A K-12 plan for delivering curriculum content and skills starts with development of a district vision. Rather than framing curricula around textbooks or strictly binding content and skills to standards, teams of curriculum developing teachers should identify what they expect their students to learn and master by the end of each school year and, ultimately, by the end of their learning career in the district. Establishing “Mastery Skills Lists” (some district refer to such lists as “Essential Skills Lists”) allows for two things: 1. Establishment of norms to live by that will guide adoption of a textbook program aligned with the district’s norms. 2. Creation of the foundation upon which the scope and sequence charts for each grade level program can be built.
While these mastery skill lists start with the teacher’s expectations, it is imperative that they reflect the state or national standards and various state-level requirements. A three-hour curriculum development session will have K-12 openly discussing and listing their expectations first. Then, the team should “unpack” the standards and miscellaneous regulations and insert them in the lists as necessary. What should result is a bullet-point list of skills that flow from grade level to grade level.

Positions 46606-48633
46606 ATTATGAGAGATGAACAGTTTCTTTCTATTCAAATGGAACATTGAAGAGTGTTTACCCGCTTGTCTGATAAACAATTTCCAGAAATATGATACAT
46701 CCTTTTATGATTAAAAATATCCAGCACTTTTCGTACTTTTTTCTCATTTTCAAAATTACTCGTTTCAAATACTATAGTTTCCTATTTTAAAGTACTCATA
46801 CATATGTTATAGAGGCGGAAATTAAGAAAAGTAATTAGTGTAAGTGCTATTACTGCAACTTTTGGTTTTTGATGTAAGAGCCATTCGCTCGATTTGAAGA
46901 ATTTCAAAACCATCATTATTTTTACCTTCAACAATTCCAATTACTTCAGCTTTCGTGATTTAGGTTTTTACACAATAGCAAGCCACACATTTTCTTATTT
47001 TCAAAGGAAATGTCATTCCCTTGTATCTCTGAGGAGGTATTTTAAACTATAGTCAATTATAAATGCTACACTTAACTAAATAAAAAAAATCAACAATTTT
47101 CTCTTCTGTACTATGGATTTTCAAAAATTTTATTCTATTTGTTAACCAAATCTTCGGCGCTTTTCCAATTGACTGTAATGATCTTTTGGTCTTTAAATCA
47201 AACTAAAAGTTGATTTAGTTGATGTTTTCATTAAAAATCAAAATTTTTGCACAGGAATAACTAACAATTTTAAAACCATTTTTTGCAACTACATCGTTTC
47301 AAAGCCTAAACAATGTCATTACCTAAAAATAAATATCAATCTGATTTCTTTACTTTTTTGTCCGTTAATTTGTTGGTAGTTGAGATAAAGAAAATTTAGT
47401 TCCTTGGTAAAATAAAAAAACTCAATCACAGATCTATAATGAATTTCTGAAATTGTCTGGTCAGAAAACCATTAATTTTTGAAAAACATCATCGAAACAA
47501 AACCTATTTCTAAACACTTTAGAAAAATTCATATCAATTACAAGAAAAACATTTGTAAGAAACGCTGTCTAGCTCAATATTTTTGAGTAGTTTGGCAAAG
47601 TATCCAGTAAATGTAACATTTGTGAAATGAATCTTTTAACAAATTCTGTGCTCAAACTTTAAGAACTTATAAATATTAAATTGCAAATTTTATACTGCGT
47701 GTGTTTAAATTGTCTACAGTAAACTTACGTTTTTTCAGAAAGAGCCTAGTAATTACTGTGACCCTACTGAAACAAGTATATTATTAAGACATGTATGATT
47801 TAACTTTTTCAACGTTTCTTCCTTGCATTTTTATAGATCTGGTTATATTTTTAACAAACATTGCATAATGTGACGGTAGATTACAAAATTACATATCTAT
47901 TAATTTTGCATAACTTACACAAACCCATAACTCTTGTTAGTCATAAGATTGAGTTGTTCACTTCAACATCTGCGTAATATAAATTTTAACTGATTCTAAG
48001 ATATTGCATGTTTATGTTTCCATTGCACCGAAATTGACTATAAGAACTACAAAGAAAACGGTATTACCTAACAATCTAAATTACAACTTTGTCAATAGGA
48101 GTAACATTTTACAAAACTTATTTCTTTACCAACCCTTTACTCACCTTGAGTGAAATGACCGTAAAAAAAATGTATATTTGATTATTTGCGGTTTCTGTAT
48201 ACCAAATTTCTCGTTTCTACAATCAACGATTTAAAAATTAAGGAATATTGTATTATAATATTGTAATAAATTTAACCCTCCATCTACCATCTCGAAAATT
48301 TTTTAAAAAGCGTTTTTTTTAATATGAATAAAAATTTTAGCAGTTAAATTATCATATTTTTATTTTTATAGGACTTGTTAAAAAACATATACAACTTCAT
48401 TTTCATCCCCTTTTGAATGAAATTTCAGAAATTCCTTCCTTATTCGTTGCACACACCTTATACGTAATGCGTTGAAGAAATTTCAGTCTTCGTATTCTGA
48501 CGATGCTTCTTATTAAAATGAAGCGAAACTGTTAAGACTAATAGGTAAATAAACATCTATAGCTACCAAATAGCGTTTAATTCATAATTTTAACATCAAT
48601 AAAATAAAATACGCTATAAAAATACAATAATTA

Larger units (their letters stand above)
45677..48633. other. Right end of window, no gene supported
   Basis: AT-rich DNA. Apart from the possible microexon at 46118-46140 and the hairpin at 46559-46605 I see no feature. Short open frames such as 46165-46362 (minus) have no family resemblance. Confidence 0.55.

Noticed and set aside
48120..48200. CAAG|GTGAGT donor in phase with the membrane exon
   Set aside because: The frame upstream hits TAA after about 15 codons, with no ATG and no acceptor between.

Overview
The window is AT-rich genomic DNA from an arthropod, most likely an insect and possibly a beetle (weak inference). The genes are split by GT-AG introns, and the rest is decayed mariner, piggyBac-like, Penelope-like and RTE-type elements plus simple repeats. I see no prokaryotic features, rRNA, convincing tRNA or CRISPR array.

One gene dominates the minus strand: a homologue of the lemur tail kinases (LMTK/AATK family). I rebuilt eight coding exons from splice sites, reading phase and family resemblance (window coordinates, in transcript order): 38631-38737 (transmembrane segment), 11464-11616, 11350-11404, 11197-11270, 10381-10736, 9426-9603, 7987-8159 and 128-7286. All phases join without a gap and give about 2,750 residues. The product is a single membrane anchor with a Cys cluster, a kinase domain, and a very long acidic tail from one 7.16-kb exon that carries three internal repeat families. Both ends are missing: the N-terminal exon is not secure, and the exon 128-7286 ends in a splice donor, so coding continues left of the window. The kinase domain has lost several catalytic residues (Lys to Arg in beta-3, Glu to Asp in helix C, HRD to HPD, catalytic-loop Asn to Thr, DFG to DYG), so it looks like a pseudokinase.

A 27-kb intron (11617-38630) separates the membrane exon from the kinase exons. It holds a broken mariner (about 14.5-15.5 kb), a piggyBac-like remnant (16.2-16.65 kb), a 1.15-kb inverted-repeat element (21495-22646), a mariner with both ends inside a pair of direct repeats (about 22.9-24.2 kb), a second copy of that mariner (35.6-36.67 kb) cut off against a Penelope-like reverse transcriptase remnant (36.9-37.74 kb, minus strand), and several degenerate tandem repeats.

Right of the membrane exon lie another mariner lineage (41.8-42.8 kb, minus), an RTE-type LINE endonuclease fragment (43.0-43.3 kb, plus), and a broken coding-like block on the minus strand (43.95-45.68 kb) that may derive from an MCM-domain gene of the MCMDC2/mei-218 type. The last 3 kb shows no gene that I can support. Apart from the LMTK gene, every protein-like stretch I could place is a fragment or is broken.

Besides aiding in the adoption of textbook resources and the development of scope and sequence charts, the construction of mastery skill lists also provides a student performance system that informs teachers, students, and parents about the learning goals for each grade. Coupled with a “Student Learning Profile” that lists all of the grade-level mastery skills, a tracking system for student achievement of the skills can be implemented alongside other formative assessment data.